Nanoparticle-based drug delivery systems have been developed to improve the efficacy and reduce the systemic toxicity of a wide range of drugs. Although clinically approved nanoparticles have consistently shown value in reducing drug toxicity, their use has not always translated into improved clinical outcomes. This has led to the development of "multifunctional" nanoparticles, where additional capabilities like targeting and image contrast enhancement are added to the nanoparticles. However, additional functionality means additional synthetic steps and costs, more convoluted behavior and effects in vivo, and also greater regulatory hurdles. The trade-off between additional functionality and complexity is the subject of ongoing debate and the focus of this Review.
View details for PubMedID 23161990
View details for PubMedCentralID PMC3660151
Simultaneous Quantification of Tumor Uptake for Targeted and Nontargeted Liposomes and Their Encapsulated Contents by ICPMS
2012; 84 (17): 7578–82
Liposomes are intensively being developed for biomedical applications including drug and gene delivery. However, targeted liposomal delivery in cancer treatment is a very complicated multistep process. Unfavorable liposome biodistribution upon intravenous administration and membrane destabilization in blood circulation could result in only a very small fraction of cargo reaching the tumors. It would therefore be desirable to develop new quantitative strategies to track liposomal delivery systems to improve the therapeutic index and decrease systemic toxicity. Here, we developed a simple and nonradiative method to quantify the tumor uptake of targeted and nontargeted control liposomes as well as their encapsulated contents simultaneously. Specifically, four different chelated lanthanide metals were encapsulated or surface-conjugated onto tumor-targeted and nontargeted liposomes, respectively. The two liposome formulations were then injected into tumor-bearing mice simultaneously, and their tumor delivery was determined quantitatively via inductively coupled plasma mass spectroscopy (ICPMS), allowing for direct comparisons. Tumor uptake of the liposomes themselves and their encapsulated contents was consistent with targeted and nontargeted liposome formulations that were injected individually.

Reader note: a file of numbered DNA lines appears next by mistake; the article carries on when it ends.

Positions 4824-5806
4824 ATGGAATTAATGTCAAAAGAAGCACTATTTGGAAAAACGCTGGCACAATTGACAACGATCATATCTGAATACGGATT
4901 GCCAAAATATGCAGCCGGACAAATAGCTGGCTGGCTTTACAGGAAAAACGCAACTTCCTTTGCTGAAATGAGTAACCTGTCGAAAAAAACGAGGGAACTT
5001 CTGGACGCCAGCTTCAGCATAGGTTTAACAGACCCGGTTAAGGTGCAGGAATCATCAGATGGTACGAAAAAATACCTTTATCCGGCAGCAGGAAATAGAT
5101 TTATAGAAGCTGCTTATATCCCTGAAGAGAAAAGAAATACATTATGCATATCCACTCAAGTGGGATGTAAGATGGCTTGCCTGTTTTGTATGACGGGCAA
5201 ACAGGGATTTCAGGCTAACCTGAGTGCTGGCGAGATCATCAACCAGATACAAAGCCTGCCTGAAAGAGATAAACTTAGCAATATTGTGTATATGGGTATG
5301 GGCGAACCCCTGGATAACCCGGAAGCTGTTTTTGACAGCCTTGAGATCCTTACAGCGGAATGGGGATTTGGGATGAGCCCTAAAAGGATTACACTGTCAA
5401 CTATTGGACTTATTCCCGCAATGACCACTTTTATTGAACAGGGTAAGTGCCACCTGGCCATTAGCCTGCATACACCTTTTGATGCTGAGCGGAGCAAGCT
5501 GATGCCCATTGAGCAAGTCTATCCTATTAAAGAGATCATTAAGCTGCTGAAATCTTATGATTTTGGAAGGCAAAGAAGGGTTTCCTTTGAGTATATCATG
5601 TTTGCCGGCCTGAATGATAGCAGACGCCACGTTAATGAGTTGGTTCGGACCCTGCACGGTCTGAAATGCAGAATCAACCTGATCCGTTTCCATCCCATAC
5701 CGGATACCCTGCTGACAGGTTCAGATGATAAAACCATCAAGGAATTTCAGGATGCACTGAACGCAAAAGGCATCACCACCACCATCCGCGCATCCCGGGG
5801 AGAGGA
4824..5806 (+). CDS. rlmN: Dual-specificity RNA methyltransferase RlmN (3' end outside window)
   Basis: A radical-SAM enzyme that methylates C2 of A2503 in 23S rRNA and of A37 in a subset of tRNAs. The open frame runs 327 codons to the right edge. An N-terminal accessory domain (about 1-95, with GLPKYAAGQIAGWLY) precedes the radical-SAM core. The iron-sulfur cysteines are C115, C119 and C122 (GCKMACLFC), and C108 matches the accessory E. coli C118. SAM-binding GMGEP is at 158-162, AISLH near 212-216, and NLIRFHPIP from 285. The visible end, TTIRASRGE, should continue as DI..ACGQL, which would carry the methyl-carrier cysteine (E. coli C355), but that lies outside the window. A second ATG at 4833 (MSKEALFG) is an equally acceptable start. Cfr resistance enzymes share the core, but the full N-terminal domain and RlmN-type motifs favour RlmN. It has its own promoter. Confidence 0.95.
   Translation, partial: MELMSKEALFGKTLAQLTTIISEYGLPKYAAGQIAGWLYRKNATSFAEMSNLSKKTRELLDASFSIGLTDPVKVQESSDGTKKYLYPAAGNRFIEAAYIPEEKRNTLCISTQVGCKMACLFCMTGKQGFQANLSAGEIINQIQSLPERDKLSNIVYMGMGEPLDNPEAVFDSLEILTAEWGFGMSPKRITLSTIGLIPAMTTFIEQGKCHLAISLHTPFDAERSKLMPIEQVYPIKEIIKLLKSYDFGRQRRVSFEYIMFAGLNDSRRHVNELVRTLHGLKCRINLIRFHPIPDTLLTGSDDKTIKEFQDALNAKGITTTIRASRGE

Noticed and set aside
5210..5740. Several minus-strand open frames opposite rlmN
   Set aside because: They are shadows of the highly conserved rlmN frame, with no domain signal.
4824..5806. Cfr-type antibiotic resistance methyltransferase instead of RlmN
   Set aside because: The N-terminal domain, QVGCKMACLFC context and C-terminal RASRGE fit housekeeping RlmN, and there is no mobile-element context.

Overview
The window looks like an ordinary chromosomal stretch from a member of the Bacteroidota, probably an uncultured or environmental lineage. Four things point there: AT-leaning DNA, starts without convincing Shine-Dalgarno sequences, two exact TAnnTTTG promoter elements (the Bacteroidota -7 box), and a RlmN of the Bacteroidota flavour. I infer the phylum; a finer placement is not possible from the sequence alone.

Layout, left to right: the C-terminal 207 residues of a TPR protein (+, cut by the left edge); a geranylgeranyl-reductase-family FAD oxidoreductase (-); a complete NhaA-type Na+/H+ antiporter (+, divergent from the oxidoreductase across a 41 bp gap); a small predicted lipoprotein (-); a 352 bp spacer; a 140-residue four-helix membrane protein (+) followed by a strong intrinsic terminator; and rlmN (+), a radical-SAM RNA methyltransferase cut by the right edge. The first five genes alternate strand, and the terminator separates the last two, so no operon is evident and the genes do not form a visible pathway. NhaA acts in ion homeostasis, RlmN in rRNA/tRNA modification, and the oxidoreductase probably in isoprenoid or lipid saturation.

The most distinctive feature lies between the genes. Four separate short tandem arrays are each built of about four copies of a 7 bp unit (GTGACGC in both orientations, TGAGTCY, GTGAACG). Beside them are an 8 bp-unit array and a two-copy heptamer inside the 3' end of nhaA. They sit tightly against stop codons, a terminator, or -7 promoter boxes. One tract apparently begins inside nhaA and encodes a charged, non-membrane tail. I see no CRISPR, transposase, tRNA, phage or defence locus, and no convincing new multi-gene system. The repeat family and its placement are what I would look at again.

View details for PubMedID 22882145
Improving nanoparticle delivery with anti-angiogenesis therapy
2012; 7 (7): 949–50
View details for PubMedID 22846089
Synergizing radiation therapy with drug-loaded nanovectors
2012; 7 (7): 950–51
View details for PubMedID 23019671
Enhancing the cell uptake of nanoparticles within tumors
2012; 7 (7): 951
View details for PubMedID 23019672
Targeted and drug-loaded micelles
2012; 7 (7): 951–52
View details for PubMedID 23019673
Probability fold change: A robust computational approach for identifying differentially expressed gene lists
COMPUTER METHODS AND PROGRAMS IN BIOMEDICINE
2009; 93 (2): 124–39
Identifying genes that are differentially expressed under different experimental conditions is a fundamental task in microarray studies. However, different ranking methods generate very different gene lists, and this could profoundly impact follow-up analyses and biological interpretation. Therefore, developing improved ranking methods are critical in microarray data analysis. We developed a new algorithm, the probabilistic fold change (PFC), which ranks genes based on a confidence interval estimate of fold change. We performed extensive testing using multiple benchmark data sources including the MicroArray Quality Control (MAQC) data sets. We corroborated our observations with MAQC data sets using qRT-PCR data sets and Latin square spike-in data sets. Along with PFC, we tested six other popular ranking algorithms including Mean Fold Change (FC), SAM, t-statistic (T), Bayesian-t (BAYT), Intensity-Conditional Fold Change (CFC), and Rank Product (RP). PFC achieved reproducibility and accuracy that are consistently among the best of the seven ranking algorithms while other ranking algorithms would show weakness in some cases. Contrary to common belief, our results demonstrated that statistical accuracy will not translate to biological reproducibility and therefore both quality aspects need to be evaluated.